Fight in Burbank Starbucks Ends with Black Eye

A 44-year-old man who got into an argument over a coffee at Starbucks in Burbank on Saturday ended up with a black eye, police said.
The Huntington Park man was approached at around 11:30 a.m. after he allegedly picked up the wrong drink at the pick-up counter, said Burbank Police Lt. Eddie Ruiz
The man who approached him insisted the coffee was his, Ruiz said.
After a brief verbal exchange, the suspect left the North San Fernando Boulevard coffee shop and came back with another man.
The men then shoved and punched the Huntington Park man and fled the scene, leaving the victim with a black eye.
“There was a misunderstanding whose coffee it was,” Ruiz said. “[The victim] thought it belonged to him.”
The suspects were described as Armenian, roughly 27 years old and with black hair. One of them was about 5 feet, 4 inches tall and 250 pounds. The other was roughly 5 feet, 8 inches tall and 185 pounds, Ruiz said.
No matter what situation you find yourself in, Escape Bail Bonds is here for you. Our goal is to get our clients out of jail as soon as possible. We take the time to get to know your situation, so we can provide the best solution to your situation. If you are in need of bail bond services, give us a call at (855) BAIL-500
Burbank to Let Cellular Towers In Public Right-of-Ways
The City Council moved to allow cellular towers on new poles in public right-of-ways on the condition that the service provider obtains an encroachment permit.
Those who live within 1,000 feet of the proposed tower will be informed of the permit once it is pulled, according to the process approved by the City Council on Tuesday. Anyone will be able to file an appeal.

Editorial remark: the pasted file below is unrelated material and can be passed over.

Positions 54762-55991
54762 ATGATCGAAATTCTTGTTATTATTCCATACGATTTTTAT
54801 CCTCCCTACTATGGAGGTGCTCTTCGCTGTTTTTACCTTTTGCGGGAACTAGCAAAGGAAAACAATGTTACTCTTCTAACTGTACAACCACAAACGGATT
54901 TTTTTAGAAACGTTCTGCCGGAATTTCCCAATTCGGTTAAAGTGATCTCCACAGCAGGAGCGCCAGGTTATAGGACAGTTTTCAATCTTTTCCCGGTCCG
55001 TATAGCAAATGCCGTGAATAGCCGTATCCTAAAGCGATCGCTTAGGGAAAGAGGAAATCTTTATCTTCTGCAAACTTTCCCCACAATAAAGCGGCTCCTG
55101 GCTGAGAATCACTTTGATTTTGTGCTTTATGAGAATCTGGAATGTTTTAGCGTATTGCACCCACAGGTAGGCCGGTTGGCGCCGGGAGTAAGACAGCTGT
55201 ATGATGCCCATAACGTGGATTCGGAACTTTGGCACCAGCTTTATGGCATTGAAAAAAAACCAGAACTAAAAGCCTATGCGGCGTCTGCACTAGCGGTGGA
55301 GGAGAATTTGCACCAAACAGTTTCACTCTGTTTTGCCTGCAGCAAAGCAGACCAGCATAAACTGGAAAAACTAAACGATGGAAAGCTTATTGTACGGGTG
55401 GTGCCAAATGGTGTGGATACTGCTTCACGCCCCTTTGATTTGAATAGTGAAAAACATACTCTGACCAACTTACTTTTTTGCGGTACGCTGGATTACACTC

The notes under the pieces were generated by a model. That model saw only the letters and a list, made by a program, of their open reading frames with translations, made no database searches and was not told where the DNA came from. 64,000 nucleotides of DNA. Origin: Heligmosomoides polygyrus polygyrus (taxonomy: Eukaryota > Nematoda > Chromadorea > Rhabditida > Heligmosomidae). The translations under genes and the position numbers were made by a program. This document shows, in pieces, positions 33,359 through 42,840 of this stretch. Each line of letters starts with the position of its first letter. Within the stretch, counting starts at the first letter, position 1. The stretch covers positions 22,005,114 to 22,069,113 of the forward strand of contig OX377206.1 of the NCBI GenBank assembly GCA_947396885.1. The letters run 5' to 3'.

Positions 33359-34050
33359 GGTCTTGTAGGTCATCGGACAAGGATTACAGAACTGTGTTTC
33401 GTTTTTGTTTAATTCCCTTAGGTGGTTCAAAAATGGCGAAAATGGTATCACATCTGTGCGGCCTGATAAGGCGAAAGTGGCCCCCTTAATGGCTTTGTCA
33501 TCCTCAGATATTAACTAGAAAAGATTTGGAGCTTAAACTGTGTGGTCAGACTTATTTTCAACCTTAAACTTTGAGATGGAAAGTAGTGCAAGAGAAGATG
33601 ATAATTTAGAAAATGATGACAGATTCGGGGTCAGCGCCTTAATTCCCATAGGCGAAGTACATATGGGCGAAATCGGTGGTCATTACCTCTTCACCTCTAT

In the 3-1 vote, Councilman David Gordon was the sole dissenter and Councilman Gary Bric was absent.
Officials on Tuesday also suggested keeping the city’s current directive on wireless telecommunications facilities — which allows controversial cell towers on institutional properties in residential areas — as is, despite heavy opposition from local residents.


A number of local residents decked out in “Save Burbank Neighborhoods” T-shirts flocked to the meeting demanding the city more seriously explore their list of complaints with the existing regulations regarding wireless facilities in residential zones.
When the same group successfully campaigned to keep a wireless telecommunications facility off the Little White Chapel on North Avon Street earlier this year, the City Council decided to take a closer look at cell tower regulations.
But when city officials returned to the council Tuesday without utilizing any of the residents’ suggestions into the ordinance, they felt their voices weren’t being heard.
The group had called for ongoing inspections of radio frequency emissions, equipment disclosure, encroachment limits of cell towers in residential neighborhoods, time limits on cell tower permits and increased public noticing.
“Save Burbank Neighborhoods is outraged by city staff’s refusal to listen to the public and protect the property value, public health and character of our residential neighborhoods,” the group posted on its website.
During the more than two-hour discussion Tuesday night, the council directed officials to host a study session with a cell-tower policy expert and local residents to explore the practicality of implementing the group’s suggestions into the ordinance.

“We may make further modifications to the rules about wireless telecommunications facilities in residential areas,” Mayor Dave Golonski said Wednesday.
According to the ordinance, facilities that are used to collect utility customer meter data get a six-month exemption from the new regulations. That would include the Southern California Gas Company, which has plans to install five new poles with meter equipment in residential neighborhoods.